The burden of noncommunicable diseases is rising in India. A high prevalence of lifestyle-related diseases in perimenopausal women in the community makes them vulnerable to chronic kidney diseases (CKD). A cross-sectional community-based study was carried out among women >35 years of age in the village of Ballabgarh, Haryana (north India). Eligible women were selected by the probability proportionate to size sampling method. Estimation of glomerular filtration rate (GFR) was carried out by using the age- and body surface area (BSA)-adjusted Cockcroft-Gault (CG) and modification of diet in renal disease (MDRD) equations. Association of risk factors such as obesity, hyperlipidemia, hypertension, and diabetes mellitus with CKD was also assessed using multivariate logistic regression analysis. A total of 455 women were studied. The prevalence of low GFR (<60 mL/min/1.73 m(2)) by the CG/BSA equations and MDRD equation was found to be 18.2% (95% confidence interval 14.6, 21.8) and 5.9% (95% confidence interval 3.7, 8.1), respectively. Obesity (odds ratio 15.5) (P = 0.002), hyperlipidemia (odds ratio: 2.5) (P = 0.017), and age (P < 0.001) were significantly associated with reduced GFR on multivariate logistic regression analysis. This study observed a high prevalence of CKD and its risk factors among perimenopausal women in a rural community in north India. The study highlights the need of a multipronged, community-based intervention strategy that includes a high-risk screening approach and awareness generation about CKD and its risk factors in the community.
[Show abstract][Hide abstract] ABSTRACT: The purpose of the study was to explore the association between metabolic syndrome (MetS) and chronic kidney disease (CKD) in perimenopausal women. A cross-sectional study was conducted in Zhuhai from June to October 2012. Perimenopausal women (n = 685) were included in the study. All participants were divided into three subgroups: Group 1, 40 years old ≤ Age < 50 years old; Group 2, 50 years old ≤ Age < 60 years old; Group 3, 60 years old ≤ Age ≤ 65 years old. MetS was associated with CKD (p < 0.01) in the unadjusted analyses in total subjects. After adjusting the potential confounders, the odd ratios of CKD for MetS was 2.66 (95% CI 1.56 to 4.49, p < 0.001). There was no relationship between MetS and CKD in both Group 1 and Group 3. MetS was associated with CKD (p < 0.001) in the unadjusted analyses in Group 2. After adjusting for potential confounders, MetS was significantly associated with CKD. The odd ratios for MetS was 6.79 (95% CI 2.30 to 20.09, p < 0.001). There was no relationship between elevated blood pressure, elevated fasting glucose, abdominal obesity, Low HDL cholesterol, elevated triglycerides and CKD in both Group 1 and Group 3. Elevated blood pressure was associated with CKD in Group 2 (unadjusted Odds ratio: 4.52 (1.28-16.02), p = 0.02). After adjusting for potential confounders, there was no relationship between elevated blood pressure and CKD (p = 0.78). Elevated fasting glucose was associated with CKD in Group 2 (unadjusted Odds ratio: 3.69 (1.10-12.38), p = 0.03). After adjusting for potential confounders, there was no relationship between elevated fasting glucose and CKD (p = 0.15). There was no relationship between abdominal obesity, Low HDL cholesterol, elevated triglycerides and CKD in Group 2. These findings suggest that in perimenopausal women aged from 50 or older to 60 MetS was associated with CKD. There is no relationship between MetS and CKD in perimenopausal women aged from 40 or older to 50 and aged from 60 or older to 65.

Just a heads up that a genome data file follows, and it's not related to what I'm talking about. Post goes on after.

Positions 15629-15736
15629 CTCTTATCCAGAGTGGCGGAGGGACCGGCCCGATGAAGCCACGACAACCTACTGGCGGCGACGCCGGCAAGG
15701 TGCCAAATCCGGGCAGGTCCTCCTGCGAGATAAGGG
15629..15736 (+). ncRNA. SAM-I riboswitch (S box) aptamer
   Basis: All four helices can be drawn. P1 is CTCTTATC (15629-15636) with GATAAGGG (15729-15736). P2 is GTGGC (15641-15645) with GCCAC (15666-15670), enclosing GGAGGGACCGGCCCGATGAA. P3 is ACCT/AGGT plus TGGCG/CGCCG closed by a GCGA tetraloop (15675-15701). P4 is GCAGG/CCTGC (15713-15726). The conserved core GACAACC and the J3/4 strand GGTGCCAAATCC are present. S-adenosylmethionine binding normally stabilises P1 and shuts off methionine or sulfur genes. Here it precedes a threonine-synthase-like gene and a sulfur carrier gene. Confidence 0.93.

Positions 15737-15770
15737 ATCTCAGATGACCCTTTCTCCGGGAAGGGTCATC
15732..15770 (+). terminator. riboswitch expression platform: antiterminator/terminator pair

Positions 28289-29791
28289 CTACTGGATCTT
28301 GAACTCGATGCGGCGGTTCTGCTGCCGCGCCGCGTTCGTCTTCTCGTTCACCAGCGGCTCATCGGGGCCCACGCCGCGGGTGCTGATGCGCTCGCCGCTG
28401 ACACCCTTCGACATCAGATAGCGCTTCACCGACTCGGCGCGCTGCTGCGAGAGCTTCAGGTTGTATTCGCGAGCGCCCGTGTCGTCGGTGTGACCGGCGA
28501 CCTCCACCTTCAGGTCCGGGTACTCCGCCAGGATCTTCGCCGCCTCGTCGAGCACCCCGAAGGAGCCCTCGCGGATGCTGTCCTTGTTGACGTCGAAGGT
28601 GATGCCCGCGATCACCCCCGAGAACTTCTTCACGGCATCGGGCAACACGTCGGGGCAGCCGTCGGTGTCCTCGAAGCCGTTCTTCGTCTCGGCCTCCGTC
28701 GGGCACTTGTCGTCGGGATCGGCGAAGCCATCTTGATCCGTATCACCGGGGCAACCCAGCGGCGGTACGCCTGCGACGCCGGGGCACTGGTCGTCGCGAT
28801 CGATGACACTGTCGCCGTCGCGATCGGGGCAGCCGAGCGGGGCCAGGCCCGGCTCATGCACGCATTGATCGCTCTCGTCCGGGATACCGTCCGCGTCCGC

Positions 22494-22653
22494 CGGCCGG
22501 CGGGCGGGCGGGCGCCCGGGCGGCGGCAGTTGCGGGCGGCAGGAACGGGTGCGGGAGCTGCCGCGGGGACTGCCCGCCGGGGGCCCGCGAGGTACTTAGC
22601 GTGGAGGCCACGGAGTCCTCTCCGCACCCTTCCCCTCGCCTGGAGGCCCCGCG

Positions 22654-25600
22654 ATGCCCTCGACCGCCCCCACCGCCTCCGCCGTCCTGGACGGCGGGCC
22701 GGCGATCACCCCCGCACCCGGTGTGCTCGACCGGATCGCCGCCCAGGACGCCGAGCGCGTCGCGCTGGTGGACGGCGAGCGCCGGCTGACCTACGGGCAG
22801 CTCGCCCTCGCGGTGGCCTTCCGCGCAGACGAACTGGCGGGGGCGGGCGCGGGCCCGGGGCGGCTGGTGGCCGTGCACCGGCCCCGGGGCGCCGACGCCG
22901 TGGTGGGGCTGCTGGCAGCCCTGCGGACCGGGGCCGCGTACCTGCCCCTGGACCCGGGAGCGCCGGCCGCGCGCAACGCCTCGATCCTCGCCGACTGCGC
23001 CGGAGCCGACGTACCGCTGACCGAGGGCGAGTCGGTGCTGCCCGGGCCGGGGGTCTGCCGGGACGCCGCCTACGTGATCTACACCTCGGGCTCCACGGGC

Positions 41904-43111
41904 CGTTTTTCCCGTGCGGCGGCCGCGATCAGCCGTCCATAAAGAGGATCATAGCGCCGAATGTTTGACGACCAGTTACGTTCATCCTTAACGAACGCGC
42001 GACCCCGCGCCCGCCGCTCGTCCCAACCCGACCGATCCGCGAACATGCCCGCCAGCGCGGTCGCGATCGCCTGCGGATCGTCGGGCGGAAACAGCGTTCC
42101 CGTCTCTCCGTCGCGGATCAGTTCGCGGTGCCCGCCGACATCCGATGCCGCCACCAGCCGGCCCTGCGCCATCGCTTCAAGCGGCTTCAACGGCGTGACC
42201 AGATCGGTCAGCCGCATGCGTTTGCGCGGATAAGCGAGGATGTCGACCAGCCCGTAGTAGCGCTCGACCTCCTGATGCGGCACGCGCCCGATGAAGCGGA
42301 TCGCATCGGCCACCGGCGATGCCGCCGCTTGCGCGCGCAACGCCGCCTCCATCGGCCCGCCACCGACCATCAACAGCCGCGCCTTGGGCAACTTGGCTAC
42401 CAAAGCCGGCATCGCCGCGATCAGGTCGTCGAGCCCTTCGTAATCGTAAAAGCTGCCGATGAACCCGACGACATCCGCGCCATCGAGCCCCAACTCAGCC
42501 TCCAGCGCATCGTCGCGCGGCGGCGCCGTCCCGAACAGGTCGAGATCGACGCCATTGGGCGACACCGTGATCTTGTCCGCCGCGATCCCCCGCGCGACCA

International Journal of Environmental Research and Public Health 09/2013; 10(9):3987-97. DOI:10.3390/ijerph10093987 · 2.06 Impact Factor
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